FIG. 3 (color online). (a) Nuclear spin relaxation rates 1=T 1n versus B⊥ for Mn1, Mn2, and H1. Open symbols are data taken at a slightly (∼2°) different crystal orientation. Dashed line: calculated 1=T 1n arising from direct electron spin-lattice relaxation. Dotted line: calculated 1=T 1 ⋆ from two-step relaxation through the electron dipolar reservoir. Thick gray line: sum of both contributions.

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1 1 A⊥ 2 ≈ ð1 − P2e Þ; T 1n T 1e ωn

(2)

where A⊥ is the off-diagonal part of the hyperfine coupling, Pe ¼ tanh ðℏωe =2kTÞ is the electron spin polarization, and 1=T 1e is the electron spin-lattice relaxation rate [5]. For Mn12 -ac the latter is given by 1 4D2 jhEjSx Sz þ Sz Sx jGij2 ðℏωe Þ3 ℏωe ≃ coth ; T 1e 2kB T 3πρc5s ℏ4

(3)

where ρ ¼ 1.83 × 103 kg=m3 is the density and cs ≃ 1.5 × 103 m=s is the sound velocity. In Fig. 4(b) we plot the calculated values of 1=T 1e and (1 − P2e ) as a function of B⊥ . Although 1=T 1e does increase with field, (1 − P2e ) decreases much more dramatically for B⊥ > 6.5 T. Naively applying Eq. (2) to our system would lead to the (incorrect) prediction of astronomically long nuclear spin relaxation times for B⊥ > 7 T. Therefore we need to reconsider the problem of nuclear spin-lattice relaxation, taking proper account of the complex nature of the Mn12 -ac electronic spin S, and recognizing that the factor (1 − P2e ) in

FIG. 4 (color online). (a) Energy splitting ℏωe of the lowest electron spin state of the Mn12 -ac molecule. Solid line: tunnel splitting 2Δ0 . Dashed line: splitting including a longitudinal ﬃ pﬃﬃﬃﬃﬃﬃﬃﬃﬃﬃﬃﬃﬃﬃﬃﬃﬃﬃﬃﬃﬃﬃﬃﬃﬃﬃﬃﬃﬃﬃﬃﬃﬃ dipolar bias field, ℏωe ¼ ðgμB Bdd Þ2 þ 2Δ20 . For B⊥ > 6.5 T, 2Δ0 exceeds both gμB Bdd and kB T (T ≈ 30 mK, shaded area). (b) Calculated electron spin relaxation rate 1=T 1e (left scale) and (1 − P2e ) (right scale), where Pe is the electron spin polarization. The dotted line includes the contribution of Hdd . (c) Mn12 -ac spin susceptibilities. Solid line: full quantum mechanical calculation of χ x . Dashed: spin fluctuations hS2x i − hSx i2 . Dotted: classical mean-field value. Arrows show the points corresponding to the anisotropy potentials A, B, C in Fig. 1(c) as indicated.

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Eq. (2) represents in fact the differential electronic susceptibility χ α ¼ gμB ∂hSα i=∂Bα, with α the direction of the applied field. The nuclear magnetization is relaxed via random fluctuations δBhyp ðtÞ ¼ −ðA⊥ =ℏγ n ÞδSðtÞ in the hyperfine fields, associated with the electron spin fluctuations δSðtÞ. The NSR rate is obtained in perturbation theory as the Fourier transform of the electron spin correlation functions, evaluated at the nuclear Larmor frequency ωn, 1 1 A⊥ 2 ¯ ¼ (4) Fα ðωn Þ; T 1n 2 ℏ F¯ α ðωÞ ¼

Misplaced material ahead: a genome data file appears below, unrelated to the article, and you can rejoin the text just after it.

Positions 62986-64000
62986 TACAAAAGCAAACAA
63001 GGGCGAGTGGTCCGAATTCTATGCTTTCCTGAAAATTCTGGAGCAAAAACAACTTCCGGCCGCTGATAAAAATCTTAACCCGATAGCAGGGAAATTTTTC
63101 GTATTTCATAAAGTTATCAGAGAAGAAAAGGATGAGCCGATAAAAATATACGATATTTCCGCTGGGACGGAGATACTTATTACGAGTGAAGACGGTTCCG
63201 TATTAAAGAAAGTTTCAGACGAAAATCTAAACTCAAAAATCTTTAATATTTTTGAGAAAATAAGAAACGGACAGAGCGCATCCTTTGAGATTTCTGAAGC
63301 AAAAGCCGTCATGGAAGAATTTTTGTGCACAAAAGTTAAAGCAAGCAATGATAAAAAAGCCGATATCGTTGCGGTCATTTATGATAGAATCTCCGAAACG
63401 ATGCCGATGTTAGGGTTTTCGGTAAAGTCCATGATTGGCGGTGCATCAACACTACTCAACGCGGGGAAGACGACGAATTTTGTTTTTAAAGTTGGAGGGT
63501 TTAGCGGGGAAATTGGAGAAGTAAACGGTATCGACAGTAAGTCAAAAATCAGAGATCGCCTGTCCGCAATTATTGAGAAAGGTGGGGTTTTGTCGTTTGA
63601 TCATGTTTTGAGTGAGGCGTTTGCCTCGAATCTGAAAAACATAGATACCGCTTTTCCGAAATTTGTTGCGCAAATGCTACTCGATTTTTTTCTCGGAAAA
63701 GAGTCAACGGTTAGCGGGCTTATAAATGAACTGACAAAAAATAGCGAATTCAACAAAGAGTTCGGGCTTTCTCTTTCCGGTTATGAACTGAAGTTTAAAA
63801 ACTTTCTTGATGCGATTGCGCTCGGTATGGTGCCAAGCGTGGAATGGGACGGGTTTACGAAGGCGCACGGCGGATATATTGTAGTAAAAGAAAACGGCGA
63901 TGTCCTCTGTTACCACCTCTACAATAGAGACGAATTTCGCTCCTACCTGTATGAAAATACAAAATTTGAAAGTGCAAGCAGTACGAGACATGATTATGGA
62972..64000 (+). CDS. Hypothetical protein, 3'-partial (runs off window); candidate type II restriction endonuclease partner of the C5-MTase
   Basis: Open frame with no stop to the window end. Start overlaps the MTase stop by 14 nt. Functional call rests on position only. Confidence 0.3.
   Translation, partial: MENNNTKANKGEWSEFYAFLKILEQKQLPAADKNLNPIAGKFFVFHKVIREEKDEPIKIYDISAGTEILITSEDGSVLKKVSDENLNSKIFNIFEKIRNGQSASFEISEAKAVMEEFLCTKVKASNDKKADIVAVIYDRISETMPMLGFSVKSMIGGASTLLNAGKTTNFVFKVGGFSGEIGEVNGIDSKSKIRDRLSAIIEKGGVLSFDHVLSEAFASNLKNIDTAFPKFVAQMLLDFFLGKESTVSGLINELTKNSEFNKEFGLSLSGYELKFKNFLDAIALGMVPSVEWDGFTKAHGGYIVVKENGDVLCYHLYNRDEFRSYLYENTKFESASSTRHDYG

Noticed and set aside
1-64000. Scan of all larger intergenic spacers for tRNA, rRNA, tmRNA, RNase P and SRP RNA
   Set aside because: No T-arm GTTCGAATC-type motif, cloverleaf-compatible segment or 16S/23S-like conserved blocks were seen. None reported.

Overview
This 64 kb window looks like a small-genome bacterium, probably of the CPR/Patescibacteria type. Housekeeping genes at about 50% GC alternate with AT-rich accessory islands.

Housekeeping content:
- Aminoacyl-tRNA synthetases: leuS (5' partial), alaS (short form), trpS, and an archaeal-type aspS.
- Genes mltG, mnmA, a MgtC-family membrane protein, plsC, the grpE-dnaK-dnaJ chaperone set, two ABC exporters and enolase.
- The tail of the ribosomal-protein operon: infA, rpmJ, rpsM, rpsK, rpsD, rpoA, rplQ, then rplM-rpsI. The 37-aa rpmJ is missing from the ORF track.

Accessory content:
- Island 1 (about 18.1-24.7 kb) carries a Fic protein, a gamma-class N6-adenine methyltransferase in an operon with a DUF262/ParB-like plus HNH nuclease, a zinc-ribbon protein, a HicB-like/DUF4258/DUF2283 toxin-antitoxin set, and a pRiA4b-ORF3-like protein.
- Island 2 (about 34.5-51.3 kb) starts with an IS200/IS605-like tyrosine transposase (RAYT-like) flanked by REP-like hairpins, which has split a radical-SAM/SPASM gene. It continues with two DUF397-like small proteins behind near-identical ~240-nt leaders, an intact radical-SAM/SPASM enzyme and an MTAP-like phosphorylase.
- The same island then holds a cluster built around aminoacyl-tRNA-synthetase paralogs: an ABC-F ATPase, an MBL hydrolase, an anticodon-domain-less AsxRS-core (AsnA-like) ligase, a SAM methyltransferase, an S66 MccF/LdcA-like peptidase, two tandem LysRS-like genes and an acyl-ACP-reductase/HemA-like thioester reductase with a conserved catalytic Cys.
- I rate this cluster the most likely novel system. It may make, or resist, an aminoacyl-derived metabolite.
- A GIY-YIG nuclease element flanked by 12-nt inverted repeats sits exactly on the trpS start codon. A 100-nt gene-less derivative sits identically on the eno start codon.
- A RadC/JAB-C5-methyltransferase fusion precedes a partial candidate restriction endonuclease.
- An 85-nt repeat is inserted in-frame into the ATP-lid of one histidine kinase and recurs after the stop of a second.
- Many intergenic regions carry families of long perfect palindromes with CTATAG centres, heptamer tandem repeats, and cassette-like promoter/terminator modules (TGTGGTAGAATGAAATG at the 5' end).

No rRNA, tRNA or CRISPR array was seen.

Z

hfδSα ð0ÞδSα ðtÞgie−iωt dt ðα ¼ x; y; zÞ:

(5)

Here hi denotes the thermal statistical average and fg the ¯ symmetrized spin operator product; FðωÞ ¼ ð1=2Þ½FðωÞ þ Fð−ωÞ is the symmetrized quantum spectral density [8,10,23] and positive (negative) frequencies correspond to absorption (emission) of energy [24]. Detailed balance ¯ requires FðωÞ ¼ eℏω=kB T Fð−ωÞ; and, thus FðωÞ ¼ ð1=2Þ cothðℏω=2kB TÞ½FðωÞ − Fð−ωÞ, leading to the low-T quantum version of the fluctuation-dissipation theorem [8,23], ℏ ℏω F¯ α ðωÞ ¼ 2 2 coth (6) χ 00 ðωÞ; 2kB T α g μB relating spin fluctuations to the imaginary component χ 00 of the complex magnetic susceptibility. Using the Debye frequency distribution and focusing on the transverse susceptibility χ x, we write χ 00x ðωÞ ¼ χ x ð0ÞωT 1e = ð1 þ ω2 T 21e Þ and arrive at the final expression for the field-dependent NSR, 1 ℏ A⊥ 2 ℏωn ωn T 1e coth ; (7) ¼ χ T 1n ðB⊥ Þ 2 gμB 2kB T x 1 þ ω2n T 21e where A⊥ , ωn , T 1e; and χ x are all functions of B⊥ . From the Mn12 -ac Hamiltonian (1), we calculate numerically χ x ðBx Þ ¼ gμB ∂hSx i=∂Bx [solid line in Fig. 4(c)] and use it in Eq. (7) to obtain the NSR shown as the dashed line in Fig. 3. The calculation correctly predicts the strong increase in 1=T 1n up to the highest B⊥ . The situation most often found in the literature has α ¼ z, in which case the electron Zeeman term gμB Bz Sz commutes with the strong uniaxial anisotropy term DS2z , ℏωe is just the electron Zeeman splitting, and the susceptibility χ z becomes the factor (1 − P2e ) in Eq. (2), which vanishes in high field as exp ð−ℏωe =kB TÞ. Our experiment is unique in that we have α ¼ x and thus gμB Bx Sx does not commute with DS2z . The electronic splitting ℏωe is now the quantum tunneling splitting, and the transverse susceptibility χ x [Fig. 4(c)] remains finite up to B⊥ → ∞ even at T ¼ 0.

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To further clarify the special role of ZPFs in our system, we recall that the susceptibility χ x ð0Þ can also be obtained from thePstatic isothermal magnetization (per molecule) P hMx i ¼ i ð−∂Ei =∂Bx Þe−βEi = i e−βEi (β ¼ 1=kB T, and Ei are the electronic energy levels) as χ x ð0Þ ¼ βhM 2x i − βhM x i2 þ h−2∂Ei =∂B2x i:

(8)